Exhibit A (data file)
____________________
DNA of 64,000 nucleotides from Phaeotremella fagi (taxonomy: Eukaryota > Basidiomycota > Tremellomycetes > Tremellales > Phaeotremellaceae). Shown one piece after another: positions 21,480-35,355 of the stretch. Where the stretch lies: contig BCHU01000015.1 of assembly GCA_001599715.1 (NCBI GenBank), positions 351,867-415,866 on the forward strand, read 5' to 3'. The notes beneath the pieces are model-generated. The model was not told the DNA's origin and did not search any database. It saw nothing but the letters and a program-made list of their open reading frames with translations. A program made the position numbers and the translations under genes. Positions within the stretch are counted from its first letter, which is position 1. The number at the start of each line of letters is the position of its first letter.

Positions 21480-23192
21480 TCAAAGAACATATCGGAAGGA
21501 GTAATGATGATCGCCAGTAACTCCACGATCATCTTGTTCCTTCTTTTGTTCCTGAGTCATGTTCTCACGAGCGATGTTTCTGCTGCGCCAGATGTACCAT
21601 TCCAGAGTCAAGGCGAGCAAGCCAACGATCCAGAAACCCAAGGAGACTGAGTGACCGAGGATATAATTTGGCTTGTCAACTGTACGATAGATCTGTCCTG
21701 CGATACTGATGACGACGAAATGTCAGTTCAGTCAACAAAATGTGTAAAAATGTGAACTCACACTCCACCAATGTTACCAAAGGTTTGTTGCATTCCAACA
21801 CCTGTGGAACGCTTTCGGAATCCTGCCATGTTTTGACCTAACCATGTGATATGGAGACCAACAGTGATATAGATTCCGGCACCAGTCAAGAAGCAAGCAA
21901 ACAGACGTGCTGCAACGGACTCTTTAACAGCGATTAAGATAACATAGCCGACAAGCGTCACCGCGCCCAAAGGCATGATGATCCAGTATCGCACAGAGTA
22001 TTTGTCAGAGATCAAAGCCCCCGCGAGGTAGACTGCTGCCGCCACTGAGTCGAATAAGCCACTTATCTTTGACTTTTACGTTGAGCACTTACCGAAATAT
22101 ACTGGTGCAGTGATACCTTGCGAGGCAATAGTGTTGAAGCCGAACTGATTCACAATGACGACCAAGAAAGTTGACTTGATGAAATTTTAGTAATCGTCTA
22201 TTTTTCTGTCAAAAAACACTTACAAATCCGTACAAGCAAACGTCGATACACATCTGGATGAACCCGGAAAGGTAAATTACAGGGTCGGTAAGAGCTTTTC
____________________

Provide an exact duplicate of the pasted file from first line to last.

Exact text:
DNA of 64,000 nucleotides from Phaeotremella fagi (taxonomy: Eukaryota > Basidiomycota > Tremellomycetes > Tremellales > Phaeotremellaceae). Shown one piece after another: positions 21,480-35,355 of the stretch. Where the stretch lies: contig BCHU01000015.1 of assembly GCA_001599715.1 (NCBI GenBank), positions 351,867-415,866 on the forward strand, read 5' to 3'. The notes beneath the pieces are model-generated. The model was not told the DNA's origin and did not search any database. It saw nothing but the letters and a program-made list of their open reading frames with translations. A program made the position numbers and the translations under genes. Positions within the stretch are counted from its first letter, which is position 1. The number at the start of each line of letters is the position of its first letter.

Positions 21480-23192
21480 TCAAAGAACATATCGGAAGGA
21501 GTAATGATGATCGCCAGTAACTCCACGATCATCTTGTTCCTTCTTTTGTTCCTGAGTCATGTTCTCACGAGCGATGTTTCTGCTGCGCCAGATGTACCAT
21601 TCCAGAGTCAAGGCGAGCAAGCCAACGATCCAGAAACCCAAGGAGACTGAGTGACCGAGGATATAATTTGGCTTGTCAACTGTACGATAGATCTGTCCTG
21701 CGATACTGATGACGACGAAATGTCAGTTCAGTCAACAAAATGTGTAAAAATGTGAACTCACACTCCACCAATGTTACCAAAGGTTTGTTGCATTCCAACA
21801 CCTGTGGAACGCTTTCGGAATCCTGCCATGTTTTGACCTAACCATGTGATATGGAGACCAACAGTGATATAGATTCCGGCACCAGTCAAGAAGCAAGCAA
21901 ACAGACGTGCTGCAACGGACTCTTTAACAGCGATTAAGATAACATAGCCGACAAGCGTCACCGCGCCCAAAGGCATGATGATCCAGTATCGCACAGAGTA
22001 TTTGTCAGAGATCAAAGCCCCCGCGAGGTAGACTGCTGCCGCCACTGAGTCGAATAAGCCACTTATCTTTGACTTTTACGTTGAGCACTTACCGAAATAT
22101 ACTGGTGCAGTGATACCTTGCGAGGCAATAGTGTTGAAGCCGAACTGATTCACAATGACGACCAAGAAAGTTGACTTGATGAAATTTTAGTAATCGTCTA
22201 TTTTTCTGTCAAAAAACACTTACAAATCCGTACAAGCAAACGTCGATACACATCTGGATGAACCCGGAAAGGTAAATTACAGGGTCGGTAAGAGCTTTTC